“One such corridor under the framework is the ‘Bula Bubble with our traditional markets – Australia and New Zealand. This framework provides a clear path forward for the two countries to seriously consider opening borders to Fiji, thereby stimulating travel demand. Fiji Airways is leading an Industry Taskforce alongside Fijian health authorities to satisfy all requirements for safe international flying under the Government’s framework.”

Mr. Viljoen adds that a new network plan for international services will see reduced flying and limited destinations internationally, as the world reels from the economic impact of the COVID-19 pandemic.

Fiji Airways is contacting impacted guests who are booked to travel in August. Guests booked through travel agents and third parties will be contacted by those parties. Fiji Airways’ freighter flights and Fiji Link domestic services will continue to operate.

Tourism Talanoa: Keeping Tourism Safe, Keeping Tourism Ready

Tourism Talanoa: Keeping Tourism Safe, Keeping Tourism Ready

FHTA, 9 July 2020 – Our COVID-contained status has been updated as our 19th, 20th and 21st cases of coronavirus were detected and confirmed this week.

But this was expected.

The stringent border quarantine procedures for repatriated nationals and residents ensured that the confirmed case was caught in time and manifested while under mandatory lockdown post-arrival.

With the large volume of returnees to Fiji, as with returning residents moving back into other countries around the world, the odds are high that a small portion of those inbound will be unsuspecting carriers of the virus especially if they are returning from a country currently battling high cases of the virus there.

The returning Fiji residents who are quarantined immediately after arrival are closely monitored for a prescribed duration for just this reason.

Currently, the quarantine period is 28 days, which is 14 days spent in a Government prescribed facility and if not showing symptoms, the next 14 days can be spent at home.

Some believe that ideally this period should be increased to preclude the rare case of a late onset of the virus past the 14-day mark or the delayed contagiousness of an asymptomatic carrier. But our medical experts know what they’re doing and we should defer to their collective wisdom to keep Fiji safe.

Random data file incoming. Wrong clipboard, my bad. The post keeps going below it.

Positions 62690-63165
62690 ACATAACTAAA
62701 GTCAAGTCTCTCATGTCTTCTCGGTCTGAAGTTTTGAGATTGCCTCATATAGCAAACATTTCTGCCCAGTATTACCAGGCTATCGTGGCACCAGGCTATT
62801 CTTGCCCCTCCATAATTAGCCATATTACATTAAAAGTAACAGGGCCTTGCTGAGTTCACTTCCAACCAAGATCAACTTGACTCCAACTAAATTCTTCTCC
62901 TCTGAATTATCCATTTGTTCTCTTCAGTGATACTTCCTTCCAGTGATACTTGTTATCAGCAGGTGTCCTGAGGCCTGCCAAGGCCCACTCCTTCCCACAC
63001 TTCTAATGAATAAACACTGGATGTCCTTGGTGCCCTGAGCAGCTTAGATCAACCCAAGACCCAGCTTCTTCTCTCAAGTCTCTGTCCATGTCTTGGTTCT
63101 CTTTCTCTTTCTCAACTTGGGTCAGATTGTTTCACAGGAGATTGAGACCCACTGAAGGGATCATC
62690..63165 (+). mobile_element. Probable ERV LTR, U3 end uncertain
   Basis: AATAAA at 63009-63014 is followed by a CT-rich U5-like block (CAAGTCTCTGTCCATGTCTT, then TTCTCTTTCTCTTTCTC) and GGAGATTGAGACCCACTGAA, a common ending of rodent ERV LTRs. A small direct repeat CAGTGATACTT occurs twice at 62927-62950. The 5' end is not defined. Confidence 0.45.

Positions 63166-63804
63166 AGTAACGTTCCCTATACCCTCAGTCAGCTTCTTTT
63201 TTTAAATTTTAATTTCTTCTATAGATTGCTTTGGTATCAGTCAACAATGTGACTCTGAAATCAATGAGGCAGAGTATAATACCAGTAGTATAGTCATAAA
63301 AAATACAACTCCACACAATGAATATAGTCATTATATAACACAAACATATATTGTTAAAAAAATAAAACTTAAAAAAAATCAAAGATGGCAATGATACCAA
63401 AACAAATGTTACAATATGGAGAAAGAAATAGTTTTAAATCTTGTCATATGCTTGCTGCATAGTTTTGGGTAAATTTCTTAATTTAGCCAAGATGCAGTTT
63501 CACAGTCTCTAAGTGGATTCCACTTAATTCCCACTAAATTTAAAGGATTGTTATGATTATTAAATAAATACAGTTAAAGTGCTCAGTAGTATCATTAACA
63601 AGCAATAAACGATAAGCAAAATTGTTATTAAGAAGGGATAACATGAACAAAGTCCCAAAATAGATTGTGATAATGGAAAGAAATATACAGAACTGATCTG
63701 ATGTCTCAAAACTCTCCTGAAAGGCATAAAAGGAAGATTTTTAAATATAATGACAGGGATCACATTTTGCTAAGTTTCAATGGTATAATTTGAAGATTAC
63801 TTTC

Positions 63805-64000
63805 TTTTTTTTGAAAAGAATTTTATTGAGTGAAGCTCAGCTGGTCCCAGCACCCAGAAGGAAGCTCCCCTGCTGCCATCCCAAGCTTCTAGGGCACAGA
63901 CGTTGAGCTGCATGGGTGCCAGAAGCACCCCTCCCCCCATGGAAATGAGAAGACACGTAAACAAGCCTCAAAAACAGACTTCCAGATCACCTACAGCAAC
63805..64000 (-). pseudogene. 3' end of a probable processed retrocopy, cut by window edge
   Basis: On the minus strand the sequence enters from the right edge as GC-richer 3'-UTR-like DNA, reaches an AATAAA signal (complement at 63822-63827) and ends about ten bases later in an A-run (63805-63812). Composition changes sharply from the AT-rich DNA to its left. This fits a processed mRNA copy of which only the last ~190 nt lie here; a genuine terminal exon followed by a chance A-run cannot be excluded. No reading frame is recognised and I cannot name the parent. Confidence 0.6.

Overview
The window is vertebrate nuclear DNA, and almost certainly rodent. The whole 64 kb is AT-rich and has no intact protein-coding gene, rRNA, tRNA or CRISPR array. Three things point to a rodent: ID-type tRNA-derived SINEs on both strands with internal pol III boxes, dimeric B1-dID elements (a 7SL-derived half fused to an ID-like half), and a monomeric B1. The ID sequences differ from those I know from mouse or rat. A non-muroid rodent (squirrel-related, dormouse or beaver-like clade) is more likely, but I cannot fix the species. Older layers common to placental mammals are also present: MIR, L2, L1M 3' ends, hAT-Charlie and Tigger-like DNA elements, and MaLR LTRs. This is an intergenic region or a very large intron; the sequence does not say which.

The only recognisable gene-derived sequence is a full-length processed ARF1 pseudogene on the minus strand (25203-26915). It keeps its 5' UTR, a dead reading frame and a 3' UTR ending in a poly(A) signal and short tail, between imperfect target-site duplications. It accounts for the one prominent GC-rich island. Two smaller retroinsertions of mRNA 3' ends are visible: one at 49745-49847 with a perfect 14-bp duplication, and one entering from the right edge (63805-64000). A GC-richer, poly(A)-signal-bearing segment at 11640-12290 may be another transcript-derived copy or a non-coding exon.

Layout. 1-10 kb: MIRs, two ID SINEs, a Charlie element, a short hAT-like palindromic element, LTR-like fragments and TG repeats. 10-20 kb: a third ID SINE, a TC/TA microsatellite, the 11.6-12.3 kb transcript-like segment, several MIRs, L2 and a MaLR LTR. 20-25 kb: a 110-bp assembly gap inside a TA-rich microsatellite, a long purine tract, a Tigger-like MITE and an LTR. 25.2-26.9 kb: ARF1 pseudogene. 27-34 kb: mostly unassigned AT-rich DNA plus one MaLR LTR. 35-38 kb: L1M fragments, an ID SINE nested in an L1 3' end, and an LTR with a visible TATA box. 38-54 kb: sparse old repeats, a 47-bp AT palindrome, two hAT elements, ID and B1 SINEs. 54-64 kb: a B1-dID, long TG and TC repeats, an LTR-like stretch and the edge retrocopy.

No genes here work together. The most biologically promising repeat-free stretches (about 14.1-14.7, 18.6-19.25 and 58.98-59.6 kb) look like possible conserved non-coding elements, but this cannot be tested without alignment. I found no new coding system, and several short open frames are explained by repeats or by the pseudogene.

Australia and New Zealand will be keeping an eye on how the Fijian authorities contain and deal with this new confirmed case as this will showcase how Fiji will be able to successfully operate the anticipated Bula Bubble, while keeping us safe. Our successes, how we work on our weaknesses and our processes should be consistently updated publicly. The world watches and will eventually confirm their confidence with Fiji’s initiatives with a bubble response and confirmed bookings.

Under the proposed Bula Bubble initiative, visitors to the country, amongst other restrictions, will not be permitted to deviate off their prearranged VIP (Vacation In Paradise) lanes.

Everyone involved in the transporting and accommodating of these guests, from their flights to the hotel room and back, would be at a higher risk of infection which is why the industry has prepared itself and continues to upgrade its efforts to keep staff and guests safe by embracing the new normal for the travel industry. This includes committing to the new COVID safe guidelines, having a plan in place, training staff, putting up signage on safe practice reminders, downloading the CareFiji App along with other contact tracing efforts that are built into most tourism businesses as part of their usual security requirements and remaining consistently vigilant.

Resorts are opening slowly with local specials that test the new normal even though only small sections or part of the resort is being made available. This has also allowed some staff to come back to work and get used to the new practices.

Tourism workers have expressed their appreciation at being called back to work and shown their collective joy to be doing what they have been trained for and love doing. The loud “Bula!” and beaming faces in the captured moments by locals shared on social media express the wonderful response from Fijians taking advantage of local specials.

Despite not all of the 400 plus resorts having opened and only a fraction of the approximately 12,000 total room inventory being made available, occupancy tends to only take place over the weekends. For now, it does not matter that most businesses taking part are trying to reduce their costs and hardly coming close to breaking even. Of most importance is that workers are getting paid, systems are getting tested, processes are being reviewed and fine-tuned.

While many more will return to work when borders reopen, it is predicted that a large number will remain unemployed due to the expected slow commencement of a COVID-wary traveling world. Reduced initial demand will dictate tightened budgets and reduced staffing.

Even more reason for the Fiji Hotel and Tourism Association (FHTA) to be exploring ways to upskill unemployed workers with training that will assist them in adjusting to life without tourism. For the near future anyway, until tourism’s meteoric rise as an industry continues in the next year or two, from the F$3billion in-country spend confirmed by the recent International Finance Corporation (IFC) study released recently on the International Visitor Survey (IVS) for 2019.